Favorite material to work with?
My preferred medium is oil paint, though experimentation with materials has long been an integral part of my art practice. I like using materials that are flexible, changeable, and that I can get physical with. I am currently laying plaster down as a base on my panels; this allows the paint to be very matte, and I can also scratch into it.
How many years as an artist?
I’ve been painting forever, though really made the decision to try to make a life out of it back in 1987.
Where is your studio?
My studio is in my house, on a dirt road in Central Vermont, USA.
What was the best advice given to you as an artist?
Commit and take risks. It’s better to make a really bad painting than to play it safe and try to make something pretty. It’s the only way to get anywhere as a painter. I have really listened to that advice, given to me concisely and somewhat wrenchingly by painter Michael Goldberg. I still hear that voice when I’m painting. I have, indeed, made a lot of bad paintings, but I’ve also grown and pushed myself further than I once thought possible.
Art school or self taught?
Both. I did go to art school, though I feel like I’m teaching myself every time I pick up a brush.
Prefer to work with music or in silence?
I actually often listen to books on CD. Since all I want to do is paint, I don’t get in as much reading as I would like. So, listening while working helps satisfy that desire. It is also very companionable.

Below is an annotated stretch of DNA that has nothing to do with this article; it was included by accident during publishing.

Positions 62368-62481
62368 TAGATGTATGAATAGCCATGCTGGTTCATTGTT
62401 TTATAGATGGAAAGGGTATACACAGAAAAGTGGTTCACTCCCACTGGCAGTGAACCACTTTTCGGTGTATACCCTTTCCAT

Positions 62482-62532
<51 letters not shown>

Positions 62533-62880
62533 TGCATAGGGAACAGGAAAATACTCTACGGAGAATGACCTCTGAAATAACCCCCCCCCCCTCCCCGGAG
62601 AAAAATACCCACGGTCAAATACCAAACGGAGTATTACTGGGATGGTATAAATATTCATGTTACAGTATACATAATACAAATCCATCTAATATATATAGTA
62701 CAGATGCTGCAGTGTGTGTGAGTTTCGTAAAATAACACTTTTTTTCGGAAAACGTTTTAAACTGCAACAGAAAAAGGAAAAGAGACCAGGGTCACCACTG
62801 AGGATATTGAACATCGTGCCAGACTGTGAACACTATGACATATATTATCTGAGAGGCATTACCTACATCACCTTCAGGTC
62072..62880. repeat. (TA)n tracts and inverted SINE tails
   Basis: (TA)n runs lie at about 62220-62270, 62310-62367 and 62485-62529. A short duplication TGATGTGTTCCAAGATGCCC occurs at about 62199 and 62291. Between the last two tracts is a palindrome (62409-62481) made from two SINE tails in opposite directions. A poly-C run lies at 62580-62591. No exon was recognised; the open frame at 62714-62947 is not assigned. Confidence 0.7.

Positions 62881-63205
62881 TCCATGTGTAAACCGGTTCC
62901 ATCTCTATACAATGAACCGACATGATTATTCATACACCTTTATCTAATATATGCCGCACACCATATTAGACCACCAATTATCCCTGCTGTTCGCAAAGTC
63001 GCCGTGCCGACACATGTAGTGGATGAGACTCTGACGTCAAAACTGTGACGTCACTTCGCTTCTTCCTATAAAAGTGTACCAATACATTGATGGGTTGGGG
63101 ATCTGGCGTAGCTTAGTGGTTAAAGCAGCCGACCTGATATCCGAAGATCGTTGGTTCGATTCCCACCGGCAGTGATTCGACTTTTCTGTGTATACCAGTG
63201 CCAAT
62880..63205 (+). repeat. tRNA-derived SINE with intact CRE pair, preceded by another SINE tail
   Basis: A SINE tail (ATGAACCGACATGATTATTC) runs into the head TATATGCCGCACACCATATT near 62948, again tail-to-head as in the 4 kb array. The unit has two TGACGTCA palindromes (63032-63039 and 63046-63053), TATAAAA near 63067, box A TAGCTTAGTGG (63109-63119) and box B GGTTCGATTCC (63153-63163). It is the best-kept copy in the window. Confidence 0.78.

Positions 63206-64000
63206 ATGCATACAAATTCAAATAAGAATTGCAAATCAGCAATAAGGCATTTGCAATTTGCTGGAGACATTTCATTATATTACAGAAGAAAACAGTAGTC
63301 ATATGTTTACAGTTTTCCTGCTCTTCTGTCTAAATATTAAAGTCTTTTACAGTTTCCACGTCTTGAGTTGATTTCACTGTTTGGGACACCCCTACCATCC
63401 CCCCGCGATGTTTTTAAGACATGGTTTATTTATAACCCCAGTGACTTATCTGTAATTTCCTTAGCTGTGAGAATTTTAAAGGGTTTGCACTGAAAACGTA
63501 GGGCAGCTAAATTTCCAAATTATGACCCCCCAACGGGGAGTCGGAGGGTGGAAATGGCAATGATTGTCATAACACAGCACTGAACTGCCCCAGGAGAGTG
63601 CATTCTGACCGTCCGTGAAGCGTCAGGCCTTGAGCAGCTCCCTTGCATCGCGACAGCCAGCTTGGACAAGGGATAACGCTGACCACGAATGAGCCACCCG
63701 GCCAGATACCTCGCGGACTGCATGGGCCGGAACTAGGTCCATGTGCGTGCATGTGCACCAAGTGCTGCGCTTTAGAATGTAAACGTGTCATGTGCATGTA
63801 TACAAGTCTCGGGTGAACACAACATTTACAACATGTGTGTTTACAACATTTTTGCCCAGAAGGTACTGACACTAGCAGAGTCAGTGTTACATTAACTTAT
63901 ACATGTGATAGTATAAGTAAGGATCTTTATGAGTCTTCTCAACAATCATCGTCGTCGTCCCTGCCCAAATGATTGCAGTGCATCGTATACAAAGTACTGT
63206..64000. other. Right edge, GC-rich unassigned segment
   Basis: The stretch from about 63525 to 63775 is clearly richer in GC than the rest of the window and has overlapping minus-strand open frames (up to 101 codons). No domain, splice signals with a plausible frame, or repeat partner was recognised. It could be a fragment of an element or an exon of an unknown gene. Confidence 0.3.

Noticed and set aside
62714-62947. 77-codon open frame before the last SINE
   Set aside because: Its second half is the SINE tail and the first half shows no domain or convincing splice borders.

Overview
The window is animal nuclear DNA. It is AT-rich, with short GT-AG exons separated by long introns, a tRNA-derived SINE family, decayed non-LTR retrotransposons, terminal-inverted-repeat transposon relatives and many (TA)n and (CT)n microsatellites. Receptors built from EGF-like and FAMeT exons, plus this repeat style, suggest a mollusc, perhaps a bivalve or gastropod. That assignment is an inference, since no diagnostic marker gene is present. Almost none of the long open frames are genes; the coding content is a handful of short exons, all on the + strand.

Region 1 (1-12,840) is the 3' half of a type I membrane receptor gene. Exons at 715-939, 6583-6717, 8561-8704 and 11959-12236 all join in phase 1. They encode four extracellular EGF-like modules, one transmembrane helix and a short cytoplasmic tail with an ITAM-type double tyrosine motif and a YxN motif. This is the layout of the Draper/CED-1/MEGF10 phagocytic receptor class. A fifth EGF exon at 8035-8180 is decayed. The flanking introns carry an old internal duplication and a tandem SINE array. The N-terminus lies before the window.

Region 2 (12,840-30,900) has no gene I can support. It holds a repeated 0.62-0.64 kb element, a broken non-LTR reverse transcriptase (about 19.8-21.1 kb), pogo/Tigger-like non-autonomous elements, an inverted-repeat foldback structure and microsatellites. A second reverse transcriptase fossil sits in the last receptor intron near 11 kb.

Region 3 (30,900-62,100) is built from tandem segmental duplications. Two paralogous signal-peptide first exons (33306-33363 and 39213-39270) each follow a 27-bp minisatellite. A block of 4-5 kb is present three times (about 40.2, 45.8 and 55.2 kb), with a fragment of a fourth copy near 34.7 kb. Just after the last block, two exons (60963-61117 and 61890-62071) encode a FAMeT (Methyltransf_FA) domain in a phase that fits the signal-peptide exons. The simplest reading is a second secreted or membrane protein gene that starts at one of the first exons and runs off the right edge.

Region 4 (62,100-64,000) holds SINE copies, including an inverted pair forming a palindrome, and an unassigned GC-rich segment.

What’s around the corner from your place?
Horses, cows, and pigs.
Where can we find you outside the studio?
I get to New York City as much as I can to see art, meet artists, eat great food, and just be in the city.
Favorite contemporary artist?
A few current favorites are Cecily Brown, Mark Bradford, Joanne Greenbaum, Amy Sillman, Anselm Kiefer, Angela Dufresne, and Denyse Thomasos. There are many great artists working now.
If you could only have one piece of art in your life, what would it be?
Who are your favorite writers?
Ian McEwan, Philip Roth, Kazuo Ishiguro, and Toni Morrison among many.
Is painting dead?
That we are still asking that question decades after it was first asked gives you the answer. There are some fantastic painters working today, and in the 21st century, amidst all the technology and digital everything, people still get excited about painting.
A flexible flat brush.
Knives, hands, and foam core strips for moving and scraping paint.